Hugely entertaining and wildly offbeat, here is a book that combines engaging, humorous text with illustrations that at once set the tone of the book.
Mabel is on a battlefield in the middle of blood and guts. It is 1536 in France and the Siege of Turin rages around her. But how did she get here? It all starts when Mabel is home sick. Nothing good is on TV and it's raining outside. She is bored, bored, bored, and grumpy.
Then a slimy envelope with "The Guts of Human Life" written on it plops through the letter slot. The package contains a mysterious red CD-ROM. When she inserts it into the computer, Mabel is suddenly drawn into the past and through all sorts of hilarious, amazing, disgusting and TRUE adventures in the history of medicine.
Join Mabel as she learns how medical discoveries are made...
- Go back to the times before antibiotics or anesthetics, when bloodletting, leeches and spirits in the cosmos all played parts in healing.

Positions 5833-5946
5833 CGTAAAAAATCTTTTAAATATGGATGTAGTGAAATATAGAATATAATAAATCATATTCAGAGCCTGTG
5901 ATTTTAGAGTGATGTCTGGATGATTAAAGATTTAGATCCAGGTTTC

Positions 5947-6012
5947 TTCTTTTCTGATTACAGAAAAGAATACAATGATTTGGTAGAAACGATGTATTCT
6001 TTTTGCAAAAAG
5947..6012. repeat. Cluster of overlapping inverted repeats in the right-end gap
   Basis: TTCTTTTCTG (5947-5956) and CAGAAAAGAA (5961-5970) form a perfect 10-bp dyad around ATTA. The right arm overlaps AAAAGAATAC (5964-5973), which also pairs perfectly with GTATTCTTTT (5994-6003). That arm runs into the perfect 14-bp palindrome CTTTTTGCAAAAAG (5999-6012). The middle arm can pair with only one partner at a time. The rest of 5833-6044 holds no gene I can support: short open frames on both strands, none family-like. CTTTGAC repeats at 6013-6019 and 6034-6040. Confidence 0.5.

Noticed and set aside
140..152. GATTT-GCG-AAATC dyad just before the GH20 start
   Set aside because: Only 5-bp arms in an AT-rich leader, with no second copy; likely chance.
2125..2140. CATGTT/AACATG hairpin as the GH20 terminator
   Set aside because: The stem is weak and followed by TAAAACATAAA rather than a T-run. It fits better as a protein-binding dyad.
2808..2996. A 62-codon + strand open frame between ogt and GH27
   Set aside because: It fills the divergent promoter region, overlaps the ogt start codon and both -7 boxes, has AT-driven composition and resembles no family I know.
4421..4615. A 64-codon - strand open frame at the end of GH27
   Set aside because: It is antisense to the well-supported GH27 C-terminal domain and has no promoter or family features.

- Meet Andreas Vesalius, the Father of Anatomy.
- Study digestion first-hand through a 6 inch gunshot hole in Alexis St Martin's stomach.
- Take a peek at germs in 1683 through the first microscope.
- Stumble upon the idea of vaccinations with Louis Pasteur as he tests his chickens for cholera.
- Watch Florence Nightingale fight germs and sickness with a revolutionary new idea: cleanliness.
- Drift gently into Alexander Fleming's germ plate with the mold spore that enables the discovery of penicillin.
Each page brings a new leap forward and a couple of stumbles backwards. Skip ahead to follow specific discoveries or go page by page. This is no dry regurgitation of historical fact, but a bold marriage of text and art, funny to the bone and providing a sizable dose of medical highlights from across the spectrum of time. An index is included so you can easily find your favorite ailment. Readers will return to the book time and again for the simple enjoyment it delivers.
|Publisher:||Annick Press, Limited|
|Product dimensions:||9.00(w) x 10.75(h) x (d)|
|Age Range:||8 - 12 Years|
About the Author
Gael Jennings has a Ph.D. on the working of the immune system and, happily, a twisted sense of humor. After eight years in medical research, she turned from doing science to talking about it, working for the Australian Broadcasting Corporation for thirteen years, including science and medical reporting on TV.
Roland Harvey has been illustrating since he was two, so he has had lots of practice perfecting an art style both playful and amusing. He is the illustrator of many books for children, winning awards in his native Australia.